Since General Electric supplied the design four decades ago for all six nuclear reactors at the Fukushima Daiichi power plant in northeastern Japan, some regulators and critics have questioned whether the system — which was supposed to be smaller and less expensive than others — can withstand a nightmare scenario.

Their concerns focused on the reactor’s containment system that is the final line of defense against a wide release of radiation. Now GE’s technology is facing the ultimate test: Can the structure enclosing the reactor keep the hot, radioactive stew bottled up inside? And can the spent fuel pools withstand a combination of explosions and equipment failure?

There is no sign so far that GE’s design is to blame for any of the plant’s problems, which mainly have been the result of power failures after the massive earthquake and tsunami that slammed the area Friday. The containment structure is holding up.

Some experts said that if the situation deteriorates at the nuclear plant, GE’s design — known as the Boiling Water Reactor Mark 1 — may not withstand the massive amount of hydrogen gas that could be released.

“We’re not at that point yet,” said Paul Gunter, director of the Reactor Oversight Project at Beyond Nuclear. “But these vessels are brittle. They were going to retire Fukushima Daiichi in just a few more months, and so this particular Mark 1 with its substandard design was reaching its endlife, and so it raises a lot of concerns.”

GE defended its technology on Monday while it offered engineers to help Japanese officials contain the crisis.

“The BWR Mark 1 reactor is the industry’s workhorse with a proven track record of safety and reliability for more than 40 years,” GE said in a statement. “Today, there are 32 BWR Mark 1 reactors operating as designed worldwide. There has never been a breach of a Mark 1 containment system.”

GE’s design is unique. The company specializes in boiling water reactor systems — in contrast to the pressurized water technology produced by rivals such as Westinghouse and Ariva. Two-thirds of the nuclear plants in the United States rely on pressurized water technology, according to Edward Blandford, a researcher who focuses on nuclear reactor design at Stanford’s Center for International Security and Cooperation.

In 1986, a top official at the Nuclear Regulatory Commission raised concerns about the GE containment system’s design.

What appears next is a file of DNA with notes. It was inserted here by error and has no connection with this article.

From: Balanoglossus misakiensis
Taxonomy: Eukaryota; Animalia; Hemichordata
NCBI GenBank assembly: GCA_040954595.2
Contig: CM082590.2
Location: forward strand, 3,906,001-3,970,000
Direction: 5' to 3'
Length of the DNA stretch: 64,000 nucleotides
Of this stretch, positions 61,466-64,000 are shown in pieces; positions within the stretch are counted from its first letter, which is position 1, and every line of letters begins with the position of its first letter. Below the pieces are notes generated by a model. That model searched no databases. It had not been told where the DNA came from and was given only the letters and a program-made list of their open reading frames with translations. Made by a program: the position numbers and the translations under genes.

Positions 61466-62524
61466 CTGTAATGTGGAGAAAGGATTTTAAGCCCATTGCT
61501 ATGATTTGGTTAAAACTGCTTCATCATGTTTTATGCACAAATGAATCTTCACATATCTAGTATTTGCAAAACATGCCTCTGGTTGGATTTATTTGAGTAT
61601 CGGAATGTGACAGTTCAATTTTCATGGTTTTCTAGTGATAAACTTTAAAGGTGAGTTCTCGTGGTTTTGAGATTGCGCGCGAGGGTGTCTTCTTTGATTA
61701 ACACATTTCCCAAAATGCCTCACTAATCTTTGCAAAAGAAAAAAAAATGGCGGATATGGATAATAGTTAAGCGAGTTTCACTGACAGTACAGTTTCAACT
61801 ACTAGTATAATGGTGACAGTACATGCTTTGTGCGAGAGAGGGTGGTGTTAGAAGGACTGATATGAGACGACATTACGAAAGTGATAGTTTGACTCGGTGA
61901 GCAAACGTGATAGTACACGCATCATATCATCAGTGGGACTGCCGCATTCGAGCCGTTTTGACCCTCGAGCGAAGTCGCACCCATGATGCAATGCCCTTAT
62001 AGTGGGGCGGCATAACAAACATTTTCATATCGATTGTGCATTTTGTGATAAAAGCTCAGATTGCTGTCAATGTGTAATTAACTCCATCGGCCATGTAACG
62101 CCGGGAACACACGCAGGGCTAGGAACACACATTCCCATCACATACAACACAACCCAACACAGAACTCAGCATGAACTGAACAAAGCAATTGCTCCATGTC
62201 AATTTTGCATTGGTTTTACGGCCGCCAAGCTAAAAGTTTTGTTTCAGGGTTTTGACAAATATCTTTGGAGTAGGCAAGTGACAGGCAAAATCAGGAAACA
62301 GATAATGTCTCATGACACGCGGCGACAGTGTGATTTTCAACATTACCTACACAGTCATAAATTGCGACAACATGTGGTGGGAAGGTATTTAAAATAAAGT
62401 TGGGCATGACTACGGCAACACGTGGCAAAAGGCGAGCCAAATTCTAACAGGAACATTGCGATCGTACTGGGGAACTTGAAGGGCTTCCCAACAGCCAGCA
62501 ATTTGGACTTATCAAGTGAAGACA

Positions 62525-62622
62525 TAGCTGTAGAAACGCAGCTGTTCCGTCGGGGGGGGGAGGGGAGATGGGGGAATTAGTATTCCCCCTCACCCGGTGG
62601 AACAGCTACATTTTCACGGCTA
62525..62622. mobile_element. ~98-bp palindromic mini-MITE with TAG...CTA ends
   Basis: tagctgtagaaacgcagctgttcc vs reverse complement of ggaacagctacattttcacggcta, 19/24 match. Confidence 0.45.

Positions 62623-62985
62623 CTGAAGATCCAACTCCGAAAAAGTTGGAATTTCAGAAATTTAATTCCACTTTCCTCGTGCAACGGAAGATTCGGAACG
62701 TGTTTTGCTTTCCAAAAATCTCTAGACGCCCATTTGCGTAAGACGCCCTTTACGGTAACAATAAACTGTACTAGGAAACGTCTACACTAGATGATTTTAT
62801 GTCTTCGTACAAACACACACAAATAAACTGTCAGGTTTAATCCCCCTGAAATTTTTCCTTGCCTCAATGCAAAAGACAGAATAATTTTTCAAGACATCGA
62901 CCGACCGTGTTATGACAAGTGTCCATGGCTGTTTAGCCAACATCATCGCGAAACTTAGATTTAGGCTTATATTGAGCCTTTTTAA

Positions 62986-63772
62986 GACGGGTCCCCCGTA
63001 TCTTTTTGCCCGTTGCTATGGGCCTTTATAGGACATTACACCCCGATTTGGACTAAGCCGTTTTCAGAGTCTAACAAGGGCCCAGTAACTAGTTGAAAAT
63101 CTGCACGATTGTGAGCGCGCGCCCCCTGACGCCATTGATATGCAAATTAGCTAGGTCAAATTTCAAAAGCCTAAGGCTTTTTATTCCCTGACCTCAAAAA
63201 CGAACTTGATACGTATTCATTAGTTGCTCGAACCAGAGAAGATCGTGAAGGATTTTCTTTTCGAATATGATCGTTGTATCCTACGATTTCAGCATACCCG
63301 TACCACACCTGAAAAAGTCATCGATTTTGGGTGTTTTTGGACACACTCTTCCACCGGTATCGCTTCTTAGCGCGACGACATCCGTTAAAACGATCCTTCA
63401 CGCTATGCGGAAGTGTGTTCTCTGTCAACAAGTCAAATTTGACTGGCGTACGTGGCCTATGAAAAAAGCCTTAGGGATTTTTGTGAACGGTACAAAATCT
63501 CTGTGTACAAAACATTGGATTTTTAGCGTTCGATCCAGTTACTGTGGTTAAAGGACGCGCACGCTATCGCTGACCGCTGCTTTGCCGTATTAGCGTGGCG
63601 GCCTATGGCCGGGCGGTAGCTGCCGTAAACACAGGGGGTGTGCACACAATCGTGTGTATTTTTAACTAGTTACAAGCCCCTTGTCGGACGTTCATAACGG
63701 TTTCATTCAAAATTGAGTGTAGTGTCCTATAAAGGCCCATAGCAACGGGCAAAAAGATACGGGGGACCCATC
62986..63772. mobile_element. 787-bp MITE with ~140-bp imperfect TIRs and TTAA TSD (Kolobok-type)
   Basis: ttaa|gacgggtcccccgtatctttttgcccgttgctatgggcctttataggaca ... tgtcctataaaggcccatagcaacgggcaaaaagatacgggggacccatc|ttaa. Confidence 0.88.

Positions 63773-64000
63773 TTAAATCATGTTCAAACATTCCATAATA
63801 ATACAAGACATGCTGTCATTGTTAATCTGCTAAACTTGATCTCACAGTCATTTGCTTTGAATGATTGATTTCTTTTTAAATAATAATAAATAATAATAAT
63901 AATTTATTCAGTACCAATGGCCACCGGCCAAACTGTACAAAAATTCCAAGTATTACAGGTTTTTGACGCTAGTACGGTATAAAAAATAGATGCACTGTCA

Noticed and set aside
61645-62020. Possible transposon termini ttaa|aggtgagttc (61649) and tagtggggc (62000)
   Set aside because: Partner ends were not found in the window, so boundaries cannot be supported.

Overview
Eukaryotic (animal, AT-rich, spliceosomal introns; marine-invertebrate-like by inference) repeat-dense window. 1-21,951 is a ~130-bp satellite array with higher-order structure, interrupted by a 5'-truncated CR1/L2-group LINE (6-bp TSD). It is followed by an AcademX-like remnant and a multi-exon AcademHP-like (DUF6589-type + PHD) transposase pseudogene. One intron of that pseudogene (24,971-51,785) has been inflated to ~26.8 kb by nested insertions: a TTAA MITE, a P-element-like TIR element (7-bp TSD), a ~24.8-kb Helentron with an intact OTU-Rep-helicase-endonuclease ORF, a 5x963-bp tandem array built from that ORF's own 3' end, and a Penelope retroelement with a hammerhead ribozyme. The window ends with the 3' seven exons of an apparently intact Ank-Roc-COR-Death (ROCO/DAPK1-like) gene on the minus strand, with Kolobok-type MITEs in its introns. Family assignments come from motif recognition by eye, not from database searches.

“I don’t have the same warm feeling about GE containment that I do about the larger dry containments,’’ said Harold Denton, director of NRC’s Office of Nuclear Reactor Regulation during an industry conference, according to a report at the time by the publication, Inside N.R.C. “There has been a lot of work done on those containments, but Mark I containments . . . you’ll find something like a 90 percent probability of that containment failing.’’

“There is a wide spectrum of ability to cope with severe accidents at GE plants,’’ Denton said. “And I urge you to think seriously about the ability to cope with such an event if it occurred at your plant.’’

GE’s Mark 1 containment system was designed to withstand discrete problems known as design basis accidents, such as a broken pipe releasing hot steam, said Ken Bergeron, a physicist and former scientist with the Sandia National Laboratories, where he worked on nuclear reactor accident simulation.

“Unfortunately, some of the shortcuts that were taken to accommodate the design basis accident at a fairly low cost results in containment that does not do well for severe accidents,” Bergeron said.

There are also fresh concerns about the fuel rods, which are above the reactors. Since the Sept. 11 terrorist attacks, some nuclear experts have said that the rods should be closer to the ground to avoid exposure to terrorist attacks.

Officials are concerned that structural damage to the plant may have exposed some of the rods to the air, which would spread radiation.